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Iron sufficiency, a prerequisite for suppression of tobacco black root rot by Pseudomonas fluorescens strain CHA0 under gnotobiotic conditions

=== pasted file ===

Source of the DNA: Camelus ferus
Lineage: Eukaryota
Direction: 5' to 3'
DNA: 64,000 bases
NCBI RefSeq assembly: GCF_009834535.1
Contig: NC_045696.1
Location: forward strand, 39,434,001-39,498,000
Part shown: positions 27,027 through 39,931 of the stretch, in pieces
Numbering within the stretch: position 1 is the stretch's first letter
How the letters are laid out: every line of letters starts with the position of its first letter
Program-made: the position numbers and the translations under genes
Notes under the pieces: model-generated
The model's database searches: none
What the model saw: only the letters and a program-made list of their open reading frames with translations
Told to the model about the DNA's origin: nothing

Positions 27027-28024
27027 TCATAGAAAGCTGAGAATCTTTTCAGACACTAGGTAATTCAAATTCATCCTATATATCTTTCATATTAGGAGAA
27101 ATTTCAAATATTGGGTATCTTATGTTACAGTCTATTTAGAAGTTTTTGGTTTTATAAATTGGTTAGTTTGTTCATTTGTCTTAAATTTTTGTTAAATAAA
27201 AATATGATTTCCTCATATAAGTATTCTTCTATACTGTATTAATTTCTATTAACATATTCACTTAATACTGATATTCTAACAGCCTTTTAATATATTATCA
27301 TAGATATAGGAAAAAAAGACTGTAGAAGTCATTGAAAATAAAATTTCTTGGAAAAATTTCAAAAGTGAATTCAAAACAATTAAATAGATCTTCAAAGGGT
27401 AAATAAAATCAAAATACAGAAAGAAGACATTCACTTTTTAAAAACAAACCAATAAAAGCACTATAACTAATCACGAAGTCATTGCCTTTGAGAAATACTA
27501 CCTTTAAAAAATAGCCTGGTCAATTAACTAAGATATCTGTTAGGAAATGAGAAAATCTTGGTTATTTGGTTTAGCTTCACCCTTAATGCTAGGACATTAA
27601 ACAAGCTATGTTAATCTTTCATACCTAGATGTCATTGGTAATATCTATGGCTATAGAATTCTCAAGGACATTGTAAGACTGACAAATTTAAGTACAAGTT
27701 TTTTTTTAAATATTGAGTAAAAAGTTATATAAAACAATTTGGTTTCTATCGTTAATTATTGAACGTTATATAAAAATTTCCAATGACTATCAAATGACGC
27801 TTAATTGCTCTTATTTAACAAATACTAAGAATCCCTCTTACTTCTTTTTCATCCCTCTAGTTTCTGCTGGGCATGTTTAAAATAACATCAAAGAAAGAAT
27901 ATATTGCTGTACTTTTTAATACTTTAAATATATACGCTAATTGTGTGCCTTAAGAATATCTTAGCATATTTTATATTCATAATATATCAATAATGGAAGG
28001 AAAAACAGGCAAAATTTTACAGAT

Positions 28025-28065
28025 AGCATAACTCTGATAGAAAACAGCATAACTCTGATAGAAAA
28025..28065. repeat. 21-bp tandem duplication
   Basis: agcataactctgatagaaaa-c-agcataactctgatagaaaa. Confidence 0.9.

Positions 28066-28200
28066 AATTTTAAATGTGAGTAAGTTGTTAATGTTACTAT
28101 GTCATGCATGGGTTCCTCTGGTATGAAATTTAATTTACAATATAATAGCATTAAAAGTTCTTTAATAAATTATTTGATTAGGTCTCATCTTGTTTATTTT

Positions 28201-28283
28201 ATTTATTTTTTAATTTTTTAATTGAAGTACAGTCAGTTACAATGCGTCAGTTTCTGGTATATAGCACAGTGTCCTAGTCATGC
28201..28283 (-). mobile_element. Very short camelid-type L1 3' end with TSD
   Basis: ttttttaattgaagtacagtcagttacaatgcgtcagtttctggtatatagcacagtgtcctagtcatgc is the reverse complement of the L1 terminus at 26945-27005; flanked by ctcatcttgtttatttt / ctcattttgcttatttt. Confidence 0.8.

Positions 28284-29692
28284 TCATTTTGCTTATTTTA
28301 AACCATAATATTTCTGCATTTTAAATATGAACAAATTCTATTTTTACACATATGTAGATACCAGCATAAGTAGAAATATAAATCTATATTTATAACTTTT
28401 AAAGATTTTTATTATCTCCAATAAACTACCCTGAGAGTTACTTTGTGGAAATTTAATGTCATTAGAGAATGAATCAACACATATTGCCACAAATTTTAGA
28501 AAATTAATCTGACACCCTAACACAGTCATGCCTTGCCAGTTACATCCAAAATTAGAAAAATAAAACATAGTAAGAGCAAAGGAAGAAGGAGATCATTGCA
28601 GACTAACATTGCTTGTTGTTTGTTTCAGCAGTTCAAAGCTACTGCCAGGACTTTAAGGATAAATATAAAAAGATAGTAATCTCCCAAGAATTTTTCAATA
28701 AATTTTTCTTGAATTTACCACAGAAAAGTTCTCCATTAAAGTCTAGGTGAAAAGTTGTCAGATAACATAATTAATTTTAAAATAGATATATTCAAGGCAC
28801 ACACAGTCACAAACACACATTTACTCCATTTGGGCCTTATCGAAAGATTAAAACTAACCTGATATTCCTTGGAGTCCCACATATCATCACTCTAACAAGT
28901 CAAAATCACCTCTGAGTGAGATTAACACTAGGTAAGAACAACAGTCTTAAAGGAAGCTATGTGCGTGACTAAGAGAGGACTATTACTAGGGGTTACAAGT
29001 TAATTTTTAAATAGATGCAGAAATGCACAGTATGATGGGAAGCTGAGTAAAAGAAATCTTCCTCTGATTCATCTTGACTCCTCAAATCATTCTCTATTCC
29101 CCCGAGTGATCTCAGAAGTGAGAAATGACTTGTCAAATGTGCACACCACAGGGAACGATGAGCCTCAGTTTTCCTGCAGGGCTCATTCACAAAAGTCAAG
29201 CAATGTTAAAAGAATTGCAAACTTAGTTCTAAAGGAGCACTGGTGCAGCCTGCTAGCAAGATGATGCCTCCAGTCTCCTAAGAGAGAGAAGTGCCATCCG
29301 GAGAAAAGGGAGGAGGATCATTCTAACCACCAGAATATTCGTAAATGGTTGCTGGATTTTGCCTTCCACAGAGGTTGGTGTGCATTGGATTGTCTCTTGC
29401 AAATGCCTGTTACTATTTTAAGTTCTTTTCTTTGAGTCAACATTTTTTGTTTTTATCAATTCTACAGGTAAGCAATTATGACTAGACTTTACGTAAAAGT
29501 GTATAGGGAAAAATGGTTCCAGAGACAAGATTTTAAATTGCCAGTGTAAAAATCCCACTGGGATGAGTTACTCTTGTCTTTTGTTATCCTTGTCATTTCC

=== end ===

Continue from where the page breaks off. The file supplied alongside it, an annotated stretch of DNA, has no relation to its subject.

Strain CHA0 of Pseudomonas fluorescens suppressed black root rot of tobacco, caused by Thielaviopsis basicola, under gnotobiotic conditions in an artificial soil containing vermiculite as clay mineral. When vermiculite was replaced by illite, P. fluorescens provided poor protection. Better protection was obtained by the addition of FeCl3 to illite. When Fe3+ chelated with ethylenediaminedi (o-hydroxyphenylacetic acid) (FeEDDHA) was added to illite, strain CHA0 gave good protection. Strain CHA400, a nonfluorescent, pyoverdine-negative mutant obtained by transposon insertion, protected the plant to the same extent as did the wild-type strain CHA0 in the systems containing vermiculite, illite, or illite amended with FeCl3. However, in the system containing illite and FeEDDHA, strain CHA400 gave poor protection, in contrast to strain CHA0. No differences were observed between CHA400 and CHA0 with respect to the intensity of root colonization. The survival of T. basicola was similar in both the vermiculite and the illite systems. The availability of iron in vermiculite clay was higher than in illite, as indicated by the amount of iron in soil water solution and the amount of HCN produced by P. fluorescens in minimal medium amended with the clay minerals. From these experiments, it appears that the suppression of black root rot by strain CHA0 requires sufficient iron, and iron competition is not a suppressive mechanism in this system. We hypothesize that HCN production has a role in disease suppression.
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